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Why I'll think twice before getting bindings mounted at Sports Authority

post #1 of 22
Thread Starter 
It was so cheap, I couldn't resist...  But alas,




Truly a sad day for my K2s, especially with an upcoming ski trip. 
post #2 of 22
Why would anyone go to Sports Authority for anything ski related? Let alone to mount bindings.
post #3 of 22
gee, why is the quote "So horribly sad. How is it I feel like laughing? seem fitting ... : (

big store, big pockets ... maybe they'll own up to stupidity
post #4 of 22
They let that out to you??? Manager, clean up in Isle 4. 
post #5 of 22
Had the same crap a month ago with a shop with a good rep overhere....
They replaced the bindings on my volants just forgot, the newer binding had 1 riser plate less and was therefore 0,5cm lower so the screws where 0,5 too long.... and gave similair mountains on my skis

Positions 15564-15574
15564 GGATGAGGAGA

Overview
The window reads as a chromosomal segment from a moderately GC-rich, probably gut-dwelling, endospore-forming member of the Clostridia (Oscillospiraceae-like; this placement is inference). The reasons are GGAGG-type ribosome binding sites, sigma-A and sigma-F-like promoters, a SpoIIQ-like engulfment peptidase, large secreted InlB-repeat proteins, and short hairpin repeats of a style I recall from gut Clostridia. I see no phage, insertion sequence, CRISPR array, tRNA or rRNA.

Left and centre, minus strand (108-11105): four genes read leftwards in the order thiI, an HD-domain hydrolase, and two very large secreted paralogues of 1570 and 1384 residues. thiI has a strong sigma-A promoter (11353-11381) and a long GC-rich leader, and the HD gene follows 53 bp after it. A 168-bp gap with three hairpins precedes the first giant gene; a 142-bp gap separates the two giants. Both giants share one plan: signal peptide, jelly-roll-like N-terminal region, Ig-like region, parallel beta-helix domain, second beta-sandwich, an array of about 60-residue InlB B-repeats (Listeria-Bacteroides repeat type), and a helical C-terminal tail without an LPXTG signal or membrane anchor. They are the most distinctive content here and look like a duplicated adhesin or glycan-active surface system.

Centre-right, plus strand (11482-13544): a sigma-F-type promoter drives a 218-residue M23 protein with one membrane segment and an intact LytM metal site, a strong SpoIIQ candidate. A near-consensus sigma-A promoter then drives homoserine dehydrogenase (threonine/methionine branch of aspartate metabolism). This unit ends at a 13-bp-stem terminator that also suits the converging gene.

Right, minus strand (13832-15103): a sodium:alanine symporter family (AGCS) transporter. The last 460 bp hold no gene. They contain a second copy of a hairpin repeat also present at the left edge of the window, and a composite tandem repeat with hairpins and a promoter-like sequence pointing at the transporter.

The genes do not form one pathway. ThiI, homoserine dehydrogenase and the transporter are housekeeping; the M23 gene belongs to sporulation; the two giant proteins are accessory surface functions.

Glad to be able to fix it myselve. (just take the screws out, make them a bit shorter, probe the holes with a dental stick brush and vacuum.
Bit of glue in the hole (make sure its not tixotropic, white woodglue should do fine). 
From this point you should clamp them in a bench and make sure they dry.
Remount the binding with shortened screws.

Then you have to make the bases flat again, i use a skivision base flatner/structurer for that.

Alternative, just flatten them...

Oh and learn to do your own skis, or find a reaaaaal good shop.

PS: I was to pissed to go back, i would probably have scalped the idiot...
post #6 of 22
 Okay please take this in the manner in which its intended, because its not really funny, but I have an almost sitcom like image in my mind of some doofus doing this job with a bevis and/or butthead look on his face, without a clue he'd done anything wrong.

Not funny, but extremely laughable.

Hope you get things straightened out with them before your ski trip.
post #7 of 22